Whether wearing my General Manager or HR Director hat, staffing issues were at the centre of most business conversations with colleagues. You could guarantee that as soon as things picked up a manager’s first port of call would be to submit a recruitment requisition.
Rarely did they question what people were telling them. They would recite statements like “there’s too much to do for one person”; I’m going to need help if you want me to deliver to that deadline”; and so on.
Sometimes they were right in their belief; certainly the current trend expecting people to ‘achieve more with less’ sounds like a cop out. If people are working efficiently and to their full potential then asking them to do even more with less resource is both unrealistic and demotivating. If the problem is a tight budget then say so; a genuine explanation goes a long way, especially if the situation is temporary. If it’s a longer-term issue then you’ll need to increase the frequency of ‘authentic conversations’ to keep people on board.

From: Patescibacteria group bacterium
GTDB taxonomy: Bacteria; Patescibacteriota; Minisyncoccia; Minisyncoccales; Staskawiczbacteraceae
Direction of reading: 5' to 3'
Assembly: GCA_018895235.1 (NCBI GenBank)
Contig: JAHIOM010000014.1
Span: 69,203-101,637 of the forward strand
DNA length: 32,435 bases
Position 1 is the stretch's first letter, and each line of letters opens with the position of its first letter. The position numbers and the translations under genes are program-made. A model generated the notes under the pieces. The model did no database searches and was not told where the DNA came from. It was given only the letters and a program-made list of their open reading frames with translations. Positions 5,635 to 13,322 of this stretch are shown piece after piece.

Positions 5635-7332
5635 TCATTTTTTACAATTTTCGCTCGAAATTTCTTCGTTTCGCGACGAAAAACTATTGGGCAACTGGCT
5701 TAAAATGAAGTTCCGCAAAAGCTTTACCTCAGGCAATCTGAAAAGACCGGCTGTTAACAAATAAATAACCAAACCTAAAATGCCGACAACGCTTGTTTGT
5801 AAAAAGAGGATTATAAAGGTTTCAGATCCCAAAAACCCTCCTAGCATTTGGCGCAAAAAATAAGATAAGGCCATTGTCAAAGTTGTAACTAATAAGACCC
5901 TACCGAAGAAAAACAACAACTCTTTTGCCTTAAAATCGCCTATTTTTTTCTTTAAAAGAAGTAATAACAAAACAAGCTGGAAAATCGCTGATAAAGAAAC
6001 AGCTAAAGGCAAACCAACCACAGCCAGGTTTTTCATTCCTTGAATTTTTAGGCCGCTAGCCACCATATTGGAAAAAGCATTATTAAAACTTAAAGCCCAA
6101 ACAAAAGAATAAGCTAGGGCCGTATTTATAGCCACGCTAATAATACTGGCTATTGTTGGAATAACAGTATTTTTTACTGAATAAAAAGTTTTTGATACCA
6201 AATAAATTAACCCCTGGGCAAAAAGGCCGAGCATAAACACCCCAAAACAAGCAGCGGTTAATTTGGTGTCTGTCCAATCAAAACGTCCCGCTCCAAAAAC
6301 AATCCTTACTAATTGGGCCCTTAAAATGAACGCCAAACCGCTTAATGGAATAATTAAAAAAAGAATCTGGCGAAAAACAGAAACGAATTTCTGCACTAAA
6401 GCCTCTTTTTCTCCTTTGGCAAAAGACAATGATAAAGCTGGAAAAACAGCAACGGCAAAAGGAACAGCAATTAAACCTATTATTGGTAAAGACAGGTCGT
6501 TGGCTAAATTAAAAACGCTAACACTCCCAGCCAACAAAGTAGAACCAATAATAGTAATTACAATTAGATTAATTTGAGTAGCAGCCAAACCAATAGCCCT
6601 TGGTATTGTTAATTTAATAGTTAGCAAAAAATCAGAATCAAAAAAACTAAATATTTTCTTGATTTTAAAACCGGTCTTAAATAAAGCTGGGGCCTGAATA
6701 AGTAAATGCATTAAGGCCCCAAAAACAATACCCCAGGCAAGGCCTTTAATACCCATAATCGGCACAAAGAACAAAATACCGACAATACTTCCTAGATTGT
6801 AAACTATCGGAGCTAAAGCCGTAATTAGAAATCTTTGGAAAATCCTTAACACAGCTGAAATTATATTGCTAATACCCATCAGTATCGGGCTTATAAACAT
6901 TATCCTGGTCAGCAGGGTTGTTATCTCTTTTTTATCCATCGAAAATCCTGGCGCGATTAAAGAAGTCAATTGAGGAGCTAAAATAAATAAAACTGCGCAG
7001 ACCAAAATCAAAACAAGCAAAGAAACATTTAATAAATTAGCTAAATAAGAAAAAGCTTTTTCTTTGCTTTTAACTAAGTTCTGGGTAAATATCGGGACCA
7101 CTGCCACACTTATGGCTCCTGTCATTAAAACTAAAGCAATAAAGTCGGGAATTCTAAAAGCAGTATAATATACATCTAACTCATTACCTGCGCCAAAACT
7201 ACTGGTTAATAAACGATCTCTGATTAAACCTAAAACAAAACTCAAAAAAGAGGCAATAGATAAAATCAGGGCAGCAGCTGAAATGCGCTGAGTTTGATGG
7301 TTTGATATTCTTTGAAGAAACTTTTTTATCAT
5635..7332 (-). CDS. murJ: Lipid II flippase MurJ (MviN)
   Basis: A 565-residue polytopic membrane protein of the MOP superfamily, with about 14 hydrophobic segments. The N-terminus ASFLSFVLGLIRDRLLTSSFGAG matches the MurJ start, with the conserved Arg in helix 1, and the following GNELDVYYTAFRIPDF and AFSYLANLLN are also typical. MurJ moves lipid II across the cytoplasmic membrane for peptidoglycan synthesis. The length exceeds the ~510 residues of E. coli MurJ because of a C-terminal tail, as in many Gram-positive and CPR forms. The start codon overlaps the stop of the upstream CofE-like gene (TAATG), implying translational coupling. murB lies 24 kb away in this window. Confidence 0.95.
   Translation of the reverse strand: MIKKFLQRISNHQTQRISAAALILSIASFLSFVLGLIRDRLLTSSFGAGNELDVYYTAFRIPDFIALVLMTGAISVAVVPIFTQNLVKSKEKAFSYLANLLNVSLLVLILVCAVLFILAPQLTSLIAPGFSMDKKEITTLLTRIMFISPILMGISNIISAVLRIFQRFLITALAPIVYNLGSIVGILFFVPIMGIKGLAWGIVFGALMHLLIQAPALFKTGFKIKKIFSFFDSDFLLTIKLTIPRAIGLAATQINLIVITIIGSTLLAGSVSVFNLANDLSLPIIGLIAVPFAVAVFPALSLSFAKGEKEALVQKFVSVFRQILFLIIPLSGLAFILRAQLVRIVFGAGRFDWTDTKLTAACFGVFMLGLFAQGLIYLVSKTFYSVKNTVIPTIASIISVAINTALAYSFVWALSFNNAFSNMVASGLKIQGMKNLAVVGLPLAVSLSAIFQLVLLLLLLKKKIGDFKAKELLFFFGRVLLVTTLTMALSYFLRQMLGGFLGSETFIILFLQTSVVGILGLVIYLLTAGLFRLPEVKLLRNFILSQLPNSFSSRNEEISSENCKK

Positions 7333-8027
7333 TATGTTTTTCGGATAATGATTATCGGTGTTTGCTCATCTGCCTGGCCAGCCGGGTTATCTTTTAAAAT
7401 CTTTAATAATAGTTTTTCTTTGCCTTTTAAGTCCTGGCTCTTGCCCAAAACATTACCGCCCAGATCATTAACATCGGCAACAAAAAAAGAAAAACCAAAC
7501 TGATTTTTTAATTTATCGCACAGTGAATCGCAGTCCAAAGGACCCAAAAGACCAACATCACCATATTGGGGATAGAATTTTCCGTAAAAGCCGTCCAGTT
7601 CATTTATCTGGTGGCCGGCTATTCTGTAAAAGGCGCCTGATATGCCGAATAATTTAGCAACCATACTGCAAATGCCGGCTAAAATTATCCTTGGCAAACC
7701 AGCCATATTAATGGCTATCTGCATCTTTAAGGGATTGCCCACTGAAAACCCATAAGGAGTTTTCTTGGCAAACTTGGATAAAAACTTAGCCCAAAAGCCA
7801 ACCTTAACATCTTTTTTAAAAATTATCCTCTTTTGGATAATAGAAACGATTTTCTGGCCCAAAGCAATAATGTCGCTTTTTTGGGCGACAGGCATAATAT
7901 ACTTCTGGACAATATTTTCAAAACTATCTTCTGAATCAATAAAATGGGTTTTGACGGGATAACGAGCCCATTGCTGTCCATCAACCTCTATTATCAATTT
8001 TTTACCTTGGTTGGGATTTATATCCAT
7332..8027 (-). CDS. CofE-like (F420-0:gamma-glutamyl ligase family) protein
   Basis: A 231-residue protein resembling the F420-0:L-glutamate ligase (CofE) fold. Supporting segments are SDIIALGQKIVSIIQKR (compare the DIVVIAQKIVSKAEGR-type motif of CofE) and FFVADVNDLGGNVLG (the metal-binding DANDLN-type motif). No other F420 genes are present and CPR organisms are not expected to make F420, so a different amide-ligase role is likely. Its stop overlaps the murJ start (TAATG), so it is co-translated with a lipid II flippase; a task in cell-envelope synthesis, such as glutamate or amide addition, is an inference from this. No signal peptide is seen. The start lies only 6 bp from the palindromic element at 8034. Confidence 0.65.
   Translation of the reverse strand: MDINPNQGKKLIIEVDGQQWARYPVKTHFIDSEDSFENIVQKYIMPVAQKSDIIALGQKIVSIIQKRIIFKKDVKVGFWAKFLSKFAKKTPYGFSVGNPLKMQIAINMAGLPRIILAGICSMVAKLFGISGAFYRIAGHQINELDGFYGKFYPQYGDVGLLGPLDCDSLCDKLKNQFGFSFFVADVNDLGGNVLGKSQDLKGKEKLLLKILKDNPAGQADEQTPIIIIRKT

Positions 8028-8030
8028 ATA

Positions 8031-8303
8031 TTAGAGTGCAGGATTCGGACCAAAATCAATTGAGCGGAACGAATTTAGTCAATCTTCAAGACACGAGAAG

More often than not employees would feel overworked when in reality they weren’t working efficiently; not for want of trying. So my first challenge to those managers would be to explore whether the employees they already had at their disposal were being supported to work to their fullest potential.
When they weren’t it usually flagged a need for better organisation and prioritisation rather than simply spreading the workload around. It also meant supporting the managers to help their people to do that.
I have found that individuals will take responsibility for achieving more and they will find a way to get the job done; so long as you appeal to their conscience in the right way. Whilst you can’t force people to perform at a high level day in, day out; you can encourage it by listening to their concerns and adapting working practices from which everyone can benefit.